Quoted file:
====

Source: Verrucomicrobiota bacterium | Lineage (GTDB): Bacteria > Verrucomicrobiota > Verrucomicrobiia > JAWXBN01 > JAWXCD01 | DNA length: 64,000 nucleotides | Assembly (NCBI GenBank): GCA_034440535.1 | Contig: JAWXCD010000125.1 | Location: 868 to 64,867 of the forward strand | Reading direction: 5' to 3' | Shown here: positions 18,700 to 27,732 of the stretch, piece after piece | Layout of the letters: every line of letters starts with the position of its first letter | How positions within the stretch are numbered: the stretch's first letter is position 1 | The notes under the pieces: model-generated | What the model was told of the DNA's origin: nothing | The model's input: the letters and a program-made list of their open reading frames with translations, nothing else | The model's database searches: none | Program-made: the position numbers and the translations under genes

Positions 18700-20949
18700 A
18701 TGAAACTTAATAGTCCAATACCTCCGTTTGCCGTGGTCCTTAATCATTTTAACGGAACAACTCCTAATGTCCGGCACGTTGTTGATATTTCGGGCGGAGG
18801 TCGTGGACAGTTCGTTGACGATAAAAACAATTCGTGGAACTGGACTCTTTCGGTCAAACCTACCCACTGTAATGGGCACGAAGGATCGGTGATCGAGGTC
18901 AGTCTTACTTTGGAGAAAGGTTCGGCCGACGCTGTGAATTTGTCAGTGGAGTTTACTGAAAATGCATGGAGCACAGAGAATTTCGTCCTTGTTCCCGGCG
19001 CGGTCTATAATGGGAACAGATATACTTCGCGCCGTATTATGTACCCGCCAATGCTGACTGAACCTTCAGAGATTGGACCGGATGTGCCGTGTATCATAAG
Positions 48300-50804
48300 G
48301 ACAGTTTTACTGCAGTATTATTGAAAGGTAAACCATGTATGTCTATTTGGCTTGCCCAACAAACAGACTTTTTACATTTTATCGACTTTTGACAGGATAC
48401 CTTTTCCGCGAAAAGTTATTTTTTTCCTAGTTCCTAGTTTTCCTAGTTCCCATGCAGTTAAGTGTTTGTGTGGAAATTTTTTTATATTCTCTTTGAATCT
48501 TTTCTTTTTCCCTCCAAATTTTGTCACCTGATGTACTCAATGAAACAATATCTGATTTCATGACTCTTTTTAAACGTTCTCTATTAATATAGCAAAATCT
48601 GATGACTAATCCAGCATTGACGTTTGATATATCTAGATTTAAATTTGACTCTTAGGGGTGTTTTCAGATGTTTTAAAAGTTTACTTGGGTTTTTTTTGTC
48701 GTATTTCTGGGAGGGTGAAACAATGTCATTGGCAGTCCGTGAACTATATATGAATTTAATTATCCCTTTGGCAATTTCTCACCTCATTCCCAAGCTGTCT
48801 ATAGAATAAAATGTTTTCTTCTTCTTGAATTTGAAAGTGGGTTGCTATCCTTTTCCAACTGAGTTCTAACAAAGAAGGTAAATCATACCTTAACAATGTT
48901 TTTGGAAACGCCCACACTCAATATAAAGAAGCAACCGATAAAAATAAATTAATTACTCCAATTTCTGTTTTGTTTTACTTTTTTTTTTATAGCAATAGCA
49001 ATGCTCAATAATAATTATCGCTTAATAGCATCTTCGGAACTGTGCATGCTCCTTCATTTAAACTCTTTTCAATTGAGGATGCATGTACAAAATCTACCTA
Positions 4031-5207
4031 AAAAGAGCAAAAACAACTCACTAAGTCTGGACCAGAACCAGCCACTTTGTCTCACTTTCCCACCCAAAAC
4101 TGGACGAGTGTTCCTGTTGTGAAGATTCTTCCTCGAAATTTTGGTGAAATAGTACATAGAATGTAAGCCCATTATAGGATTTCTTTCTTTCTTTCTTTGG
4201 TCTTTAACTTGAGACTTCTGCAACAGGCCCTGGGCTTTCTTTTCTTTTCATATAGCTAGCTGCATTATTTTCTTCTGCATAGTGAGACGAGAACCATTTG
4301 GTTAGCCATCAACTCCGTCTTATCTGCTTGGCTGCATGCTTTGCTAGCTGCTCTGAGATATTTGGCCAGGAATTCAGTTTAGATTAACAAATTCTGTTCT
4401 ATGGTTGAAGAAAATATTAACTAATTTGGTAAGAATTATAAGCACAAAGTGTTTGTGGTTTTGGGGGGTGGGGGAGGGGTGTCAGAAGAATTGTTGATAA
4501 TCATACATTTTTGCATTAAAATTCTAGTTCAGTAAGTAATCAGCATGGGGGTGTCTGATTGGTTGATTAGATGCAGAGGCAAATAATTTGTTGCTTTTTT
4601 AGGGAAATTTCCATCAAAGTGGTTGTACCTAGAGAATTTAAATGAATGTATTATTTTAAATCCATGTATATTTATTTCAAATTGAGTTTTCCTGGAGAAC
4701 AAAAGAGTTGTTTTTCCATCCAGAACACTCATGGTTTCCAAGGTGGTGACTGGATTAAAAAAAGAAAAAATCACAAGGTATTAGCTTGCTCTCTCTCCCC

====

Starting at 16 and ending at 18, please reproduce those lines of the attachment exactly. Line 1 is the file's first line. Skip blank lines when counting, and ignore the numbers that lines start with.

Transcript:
48901 TTTGGAAACGCCCACACTCAATATAAAGAAGCAACCGATAAAAATAAATTAATTACTCCAATTTCTGTTTTGTTTTACTTTTTTTTTTATAGCAATAGCA
49001 ATGCTCAATAATAATTATCGCTTAATAGCATCTTCGGAACTGTGCATGCTCCTTCATTTAAACTCTTTTCAATTGAGGATGCATGTACAAAATCTACCTA
Positions 4031-5207